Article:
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Hergott: Carelessness of motorists shouldn’t be tolerated

This week’s column topic was inspired by two beautiful women in my life.

One is a good friend and the other a client.

I was chatting the other day with my friend, who I will anonymously refer to as Bess.

Our conversation topic turned to describing, to each other, motor vehicle collisions each of us had been involved in.

Neither of us, thankfully, have ever been injured in a crash.

Bess, thinking back over her driving history, listed off a handful of minor collisions between the back of her car and inanimate objects such as retaining walls and poles.

I made some comment about how important it is to be careful when backing a vehicle, and she reassured me that she is very careful.

I pointed out the obvious, at least to me, that whatever level of care she might have, it is clearly not high enough.

As it turns out, the last of the series of reversing mishaps occurred approximately five years ago.  Coincidentally, that is when her eldest child began becoming mobile.

The Motor Vehicle Act, section 193 to be specific, prohibits causing a vehicle to move backwards unless the movement can be made in safety.

In my view, however, a prohibition in the Motor Vehicle Act is of little consequence.

More importantly, we owe a duty to those we share streets, sidewalks and driveways with, to take reasonable care in our operation of motor vehicles.

That duty is both a legal and a moral one.  In the legal context, failure to meet that duty is called negligence.

The moral end of it is self-evident. It shouldn’t make any difference whether or not there is a police officer standing by with a ticket book, which is when the Motor Vehicle Act comes into play.

Backing into inanimate objects is not terribly problematic.

Poles and retaining walls are remarkably resilient and bumpers are repairable.

The problem comes when the victim of a lack of reversing care is a pedestrian, bicyclist, skate boarder, roller blader or “wheeler.”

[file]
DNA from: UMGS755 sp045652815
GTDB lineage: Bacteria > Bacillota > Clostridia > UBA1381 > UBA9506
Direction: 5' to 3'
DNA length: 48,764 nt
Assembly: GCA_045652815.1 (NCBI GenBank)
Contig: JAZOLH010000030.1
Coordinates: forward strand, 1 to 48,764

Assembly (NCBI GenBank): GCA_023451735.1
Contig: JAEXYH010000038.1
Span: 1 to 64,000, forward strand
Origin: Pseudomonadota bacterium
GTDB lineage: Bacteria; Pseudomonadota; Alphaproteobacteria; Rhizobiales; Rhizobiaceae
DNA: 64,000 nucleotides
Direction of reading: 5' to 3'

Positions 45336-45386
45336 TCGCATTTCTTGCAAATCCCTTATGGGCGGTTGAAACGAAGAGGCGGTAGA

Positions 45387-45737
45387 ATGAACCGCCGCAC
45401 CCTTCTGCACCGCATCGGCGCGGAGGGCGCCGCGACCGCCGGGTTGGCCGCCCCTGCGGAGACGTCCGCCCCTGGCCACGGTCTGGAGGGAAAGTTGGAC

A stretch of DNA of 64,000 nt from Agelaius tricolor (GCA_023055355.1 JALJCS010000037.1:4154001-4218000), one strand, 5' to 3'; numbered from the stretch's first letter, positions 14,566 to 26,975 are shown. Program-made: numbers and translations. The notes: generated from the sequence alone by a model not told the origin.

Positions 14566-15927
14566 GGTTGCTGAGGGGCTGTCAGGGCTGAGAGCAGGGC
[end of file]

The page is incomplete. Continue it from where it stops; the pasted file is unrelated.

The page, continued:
That brings me to the other beautiful woman in my life I had referred to.

This lady, young at heart, suffered a serious injury when a car backed into her wheelchair as she was wheeling down a Kelowna sidewalk.

The law of negligence imposes an extra high duty on motorists to take care not to run into people.

There is one level of care owed to other motorists and a higher level of care owed to those not protected by air bags, steel bars and beams, and seat belts.

Essentially, the extra high duty comes about because a motorist’s carelessness is fraught with a much greater risk of harm when it comes to pedestrians and the like.

The bottom line is that there is absolutely no excuse for anyone, ever, to be injured by a reversing vehicle.

If you are not absolutely 100 per cent certain about what is going on behind your vehicle, you should do whatever it takes to achieve that certainty or simply not proceed.

Mirrors and back-up cameras are not sufficient.  They provide restrictive fields of view.

They won’t alert you to the bicyclist or jogger coming from the side.

Take the time to go to the back of your vehicle to look for possible hazards before beginning to reverse.

Move slowly.  If you need to get out and take another look, please do so.

Bess, please forgive me for taking liberty with our friendship, and for taking literary license with our discussion.

Is that an empty apology when contained within the offending column?

This column is intended to provide general information about injury claims.  It is not a substitute for retaining a lawyer to provide legal advice specifically pertaining to your case. Paul Hergott is a lawyer  at Hergott Law in West Kelowna.

 

paul@hlaw.ca

 

 

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